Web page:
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George Williams, MD

Associate Professor
Department of Anesthesiology and Critical Care Medicine

It started at the end of March/beginning of April, once it became clear that COVID was coming to the United States, and we had to be prepared. It seemed like our life stopped and everything went to planning and meetings, planning and meetings. We had about 5 hours of meetings in a day on top of normal clinical obligations, which made it difficult. Everything you were doing had to take a backseat – even if it was a bill or something for your house, anything. I remember going from some stage like ‘let it come, we are ready.’ Then we started having some patients, and it started building.

My patient population is multi-surgical patients, and as anesthesiologists, we are the ones intubating. There was a lot of concern about undiagnosed COVID patients in the community, and intubation is the highest risk procedure in terms of getting exposed to COVID. The operating rooms were still going, and we couldn’t test everyone. On the ICU side we took one, two patients and seemingly overnight we have all of these COVID patients. So, in the span of 3 months, we went from extreme planning to extreme clinical volume that was affecting everything.

One of the most interesting clinical effects was that we became afraid to have our trainees help out with patient care. So, you have a resident whose job it is to take care of patients in the operating room, and they can’t intubate anymore, they can’t extubate anymore, everyone has to leave the room and only the attending can provide the care. In the ICU, we are afraid to let them see the patients, no medical students can come in. We transitioned from this robust academic practice teaching everything we do to apologizing multiple times a day for not letting our trainees do anything.

“I’m very grateful and glad I was here for this.

I know it was something I was supposed to do, and I’m really grateful I get to do what I love.”

Then we got deep into the PPE conundrum. That happened when patients came in, and we couldn’t order anymore. A lot of people in the community got creative. One of the things that was very special to me was when a fraternity created and delivered an acrylic intubating box to us at LBJ Hospital. They had seen online how helpful it would be. I got my first cloth face mask from a Vietnamese church; people brought lunch to the whole hospital. It was so special because it was a very scary time.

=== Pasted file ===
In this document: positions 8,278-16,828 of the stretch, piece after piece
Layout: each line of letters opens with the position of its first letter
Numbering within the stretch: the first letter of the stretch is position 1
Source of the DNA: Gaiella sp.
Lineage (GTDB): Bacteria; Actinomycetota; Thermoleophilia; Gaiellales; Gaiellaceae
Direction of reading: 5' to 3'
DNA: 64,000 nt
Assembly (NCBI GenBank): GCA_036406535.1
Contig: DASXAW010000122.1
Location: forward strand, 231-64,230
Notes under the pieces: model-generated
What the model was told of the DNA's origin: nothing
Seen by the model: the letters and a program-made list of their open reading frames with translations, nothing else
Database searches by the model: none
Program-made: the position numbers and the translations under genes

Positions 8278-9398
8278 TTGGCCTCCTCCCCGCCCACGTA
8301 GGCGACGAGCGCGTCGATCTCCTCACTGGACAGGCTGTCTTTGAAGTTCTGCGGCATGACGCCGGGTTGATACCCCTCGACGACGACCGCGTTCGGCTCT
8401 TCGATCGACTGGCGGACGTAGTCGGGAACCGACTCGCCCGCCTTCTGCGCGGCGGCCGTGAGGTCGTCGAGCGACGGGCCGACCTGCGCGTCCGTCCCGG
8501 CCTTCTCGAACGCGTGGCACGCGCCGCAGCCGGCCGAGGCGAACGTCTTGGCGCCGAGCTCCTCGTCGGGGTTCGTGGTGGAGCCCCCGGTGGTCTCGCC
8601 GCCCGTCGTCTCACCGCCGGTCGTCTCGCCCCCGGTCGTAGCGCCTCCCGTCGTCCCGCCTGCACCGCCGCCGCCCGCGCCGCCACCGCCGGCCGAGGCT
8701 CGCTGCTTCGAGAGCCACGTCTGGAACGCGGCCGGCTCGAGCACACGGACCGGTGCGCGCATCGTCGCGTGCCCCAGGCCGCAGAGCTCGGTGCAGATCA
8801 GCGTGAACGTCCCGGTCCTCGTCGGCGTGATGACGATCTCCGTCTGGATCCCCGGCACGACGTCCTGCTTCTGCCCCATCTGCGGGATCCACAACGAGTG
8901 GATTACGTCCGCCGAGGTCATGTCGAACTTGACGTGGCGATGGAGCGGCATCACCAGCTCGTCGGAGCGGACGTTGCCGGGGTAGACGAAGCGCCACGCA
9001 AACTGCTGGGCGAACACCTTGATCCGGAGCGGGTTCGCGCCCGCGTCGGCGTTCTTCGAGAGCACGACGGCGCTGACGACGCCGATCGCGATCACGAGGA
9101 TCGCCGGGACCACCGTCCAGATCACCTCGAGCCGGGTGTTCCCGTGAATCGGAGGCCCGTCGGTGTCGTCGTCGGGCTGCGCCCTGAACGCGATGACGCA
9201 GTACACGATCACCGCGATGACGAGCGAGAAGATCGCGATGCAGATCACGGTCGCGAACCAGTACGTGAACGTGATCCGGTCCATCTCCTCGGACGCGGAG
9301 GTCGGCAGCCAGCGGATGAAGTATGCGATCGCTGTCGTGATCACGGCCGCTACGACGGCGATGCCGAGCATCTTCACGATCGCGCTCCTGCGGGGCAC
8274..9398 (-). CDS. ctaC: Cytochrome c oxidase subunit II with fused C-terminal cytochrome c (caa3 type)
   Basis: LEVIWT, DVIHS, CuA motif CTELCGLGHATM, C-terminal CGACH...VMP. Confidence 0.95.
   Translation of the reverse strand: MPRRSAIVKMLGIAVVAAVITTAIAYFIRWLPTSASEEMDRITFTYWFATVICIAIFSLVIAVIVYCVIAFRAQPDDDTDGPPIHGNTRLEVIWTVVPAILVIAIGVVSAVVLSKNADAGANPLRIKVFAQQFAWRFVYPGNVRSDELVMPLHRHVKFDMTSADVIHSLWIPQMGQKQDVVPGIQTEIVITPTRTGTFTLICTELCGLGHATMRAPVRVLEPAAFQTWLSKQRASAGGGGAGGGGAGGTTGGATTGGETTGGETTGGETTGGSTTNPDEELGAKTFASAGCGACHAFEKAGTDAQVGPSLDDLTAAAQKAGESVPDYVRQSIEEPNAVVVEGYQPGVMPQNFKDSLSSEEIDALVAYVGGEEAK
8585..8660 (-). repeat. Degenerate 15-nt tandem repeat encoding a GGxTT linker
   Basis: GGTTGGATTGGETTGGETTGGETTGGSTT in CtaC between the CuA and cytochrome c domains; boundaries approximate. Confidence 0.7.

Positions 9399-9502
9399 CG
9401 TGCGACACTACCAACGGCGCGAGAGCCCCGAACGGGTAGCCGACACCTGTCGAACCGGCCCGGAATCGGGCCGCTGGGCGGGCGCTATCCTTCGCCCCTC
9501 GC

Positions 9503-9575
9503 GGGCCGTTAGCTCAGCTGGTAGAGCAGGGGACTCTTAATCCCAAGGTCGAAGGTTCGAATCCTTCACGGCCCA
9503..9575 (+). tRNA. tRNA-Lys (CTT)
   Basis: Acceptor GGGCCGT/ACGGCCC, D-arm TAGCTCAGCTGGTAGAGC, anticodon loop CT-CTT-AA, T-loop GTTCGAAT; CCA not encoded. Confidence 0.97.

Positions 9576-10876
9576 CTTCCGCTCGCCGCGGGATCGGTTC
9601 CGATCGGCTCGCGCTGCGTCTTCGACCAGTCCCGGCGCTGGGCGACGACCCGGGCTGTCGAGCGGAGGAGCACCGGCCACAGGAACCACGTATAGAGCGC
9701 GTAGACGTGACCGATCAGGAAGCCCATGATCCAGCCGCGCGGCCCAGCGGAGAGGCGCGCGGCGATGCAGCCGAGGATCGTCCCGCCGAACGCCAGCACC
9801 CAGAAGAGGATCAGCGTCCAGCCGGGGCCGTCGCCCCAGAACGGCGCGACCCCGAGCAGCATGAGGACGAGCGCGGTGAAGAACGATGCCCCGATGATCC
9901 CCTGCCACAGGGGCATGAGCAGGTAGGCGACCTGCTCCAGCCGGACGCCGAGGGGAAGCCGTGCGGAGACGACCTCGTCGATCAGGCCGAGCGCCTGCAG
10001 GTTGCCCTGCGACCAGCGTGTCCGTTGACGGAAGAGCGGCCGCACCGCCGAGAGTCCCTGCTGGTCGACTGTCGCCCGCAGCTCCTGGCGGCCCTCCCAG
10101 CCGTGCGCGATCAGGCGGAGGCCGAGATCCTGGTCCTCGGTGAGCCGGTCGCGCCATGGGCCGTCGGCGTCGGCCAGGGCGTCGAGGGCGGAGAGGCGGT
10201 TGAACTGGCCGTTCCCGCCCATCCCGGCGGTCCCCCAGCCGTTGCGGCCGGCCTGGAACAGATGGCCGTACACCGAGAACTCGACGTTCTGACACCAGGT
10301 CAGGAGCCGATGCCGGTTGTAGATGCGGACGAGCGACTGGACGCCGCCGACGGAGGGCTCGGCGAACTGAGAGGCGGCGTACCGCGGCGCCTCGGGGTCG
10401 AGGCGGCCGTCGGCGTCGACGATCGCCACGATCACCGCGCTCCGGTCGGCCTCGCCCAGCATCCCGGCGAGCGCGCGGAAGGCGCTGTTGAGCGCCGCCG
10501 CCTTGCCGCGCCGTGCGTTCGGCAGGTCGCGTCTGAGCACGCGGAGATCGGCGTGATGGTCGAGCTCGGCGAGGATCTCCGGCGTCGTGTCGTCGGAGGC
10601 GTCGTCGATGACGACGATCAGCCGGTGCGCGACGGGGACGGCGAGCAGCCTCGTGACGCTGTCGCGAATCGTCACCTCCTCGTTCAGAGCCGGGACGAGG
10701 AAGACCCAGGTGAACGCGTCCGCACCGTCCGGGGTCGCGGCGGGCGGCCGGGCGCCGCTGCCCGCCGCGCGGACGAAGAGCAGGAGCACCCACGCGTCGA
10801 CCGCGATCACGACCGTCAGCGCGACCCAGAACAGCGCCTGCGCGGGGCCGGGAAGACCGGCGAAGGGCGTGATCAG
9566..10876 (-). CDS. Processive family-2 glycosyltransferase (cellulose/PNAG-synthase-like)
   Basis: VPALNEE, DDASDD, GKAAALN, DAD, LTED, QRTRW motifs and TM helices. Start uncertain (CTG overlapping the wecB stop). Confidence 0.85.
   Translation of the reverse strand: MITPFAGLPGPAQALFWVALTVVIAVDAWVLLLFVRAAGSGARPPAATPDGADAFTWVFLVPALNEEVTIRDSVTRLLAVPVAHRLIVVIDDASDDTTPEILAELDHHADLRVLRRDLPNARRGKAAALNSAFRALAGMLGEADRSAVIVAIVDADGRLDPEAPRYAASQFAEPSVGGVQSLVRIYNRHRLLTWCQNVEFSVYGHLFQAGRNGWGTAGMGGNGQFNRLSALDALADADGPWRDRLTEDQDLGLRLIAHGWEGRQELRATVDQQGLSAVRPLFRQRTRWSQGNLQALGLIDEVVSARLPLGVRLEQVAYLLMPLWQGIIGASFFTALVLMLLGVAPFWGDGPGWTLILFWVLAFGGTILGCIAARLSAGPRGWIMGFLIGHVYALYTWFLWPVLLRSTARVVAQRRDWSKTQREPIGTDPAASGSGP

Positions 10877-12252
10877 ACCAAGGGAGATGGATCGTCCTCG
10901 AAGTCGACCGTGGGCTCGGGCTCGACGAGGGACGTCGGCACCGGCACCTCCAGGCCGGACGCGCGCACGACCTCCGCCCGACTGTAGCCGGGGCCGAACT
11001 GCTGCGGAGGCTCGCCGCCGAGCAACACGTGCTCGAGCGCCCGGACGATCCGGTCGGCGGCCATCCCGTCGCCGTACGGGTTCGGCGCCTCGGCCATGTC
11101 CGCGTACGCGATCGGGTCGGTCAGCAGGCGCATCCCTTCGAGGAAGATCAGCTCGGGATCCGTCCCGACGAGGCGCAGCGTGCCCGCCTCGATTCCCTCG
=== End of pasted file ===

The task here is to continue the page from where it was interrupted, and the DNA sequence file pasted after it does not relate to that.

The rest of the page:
I didn’t realize how stressful it was going through it, because I compartmentalize things and have always felt like a strong person. But, it can really affect you. It became an extreme situation for me when we had a case with a young mom who had COVID who did not survive but whose baby did following a C-section. Once that happened, then it really jelled to me as a person – this is not normal stuff. Then there became a series of experiences like that, there’s someone who looks like someone you know who has a young family, someone wants to visit their family but they can’t. You consult other doctors, and they are afraid to see patients. You see people leaving the hospital carrying boxes of toilet paper. All of these ethical constructs and contracts – these norms breaking down around you at the same time we are providing care, and we have to stay focused on that.

Once we got past six months, after we got past the surge, things almost became normal. We got used to lots of COVID patients, we created extra ICUs, and got called to help in other places. We were called to help in other Hermann Hospitals – other ICU doctors had gotten sick. People we had no existing relationships with, we had never met before, but every time they called us to help, we went. Those barriers in the community that we had had – me versus you – in that situation, there was no time for that. Everyone was trying their very best, whatever we can do, all hands on deck. Some residents went to our ICUs to help out. We put together some emotional support to help them cope with the number of fatalities – something that used to be just on paper has become a really functional system because we had to.

From the 6- to 12-month period, the biggest pattern I saw was trying to engage the public more. We are trying to educate about social distancing and now vaccine hesitancy. We are also making sure we can get back to our academic mission and what’s important, because before you know it, another 6-12 months have gone by. We’ve barely been able to work on our papers, on excellent teaching, it’s all just about keeping up. It was a tangible experience to see what our practice would be like if education wasn’t front and center. That is not our culture.

It’s been an interesting year for all of those reasons. There have been challenges personally, psychologically, clinically, but also challenges meeting our mission, being a benefit to the public, dealing with the constructs we all take for granted in our community and with our society being intact. I’m very grateful and glad I was here for this. I know it was something I was supposed to do, and I’m really grateful I get to do what I love. Getting a chance to do what you love is so special and rare, and I got a chance to put everything out there to help as much as I could.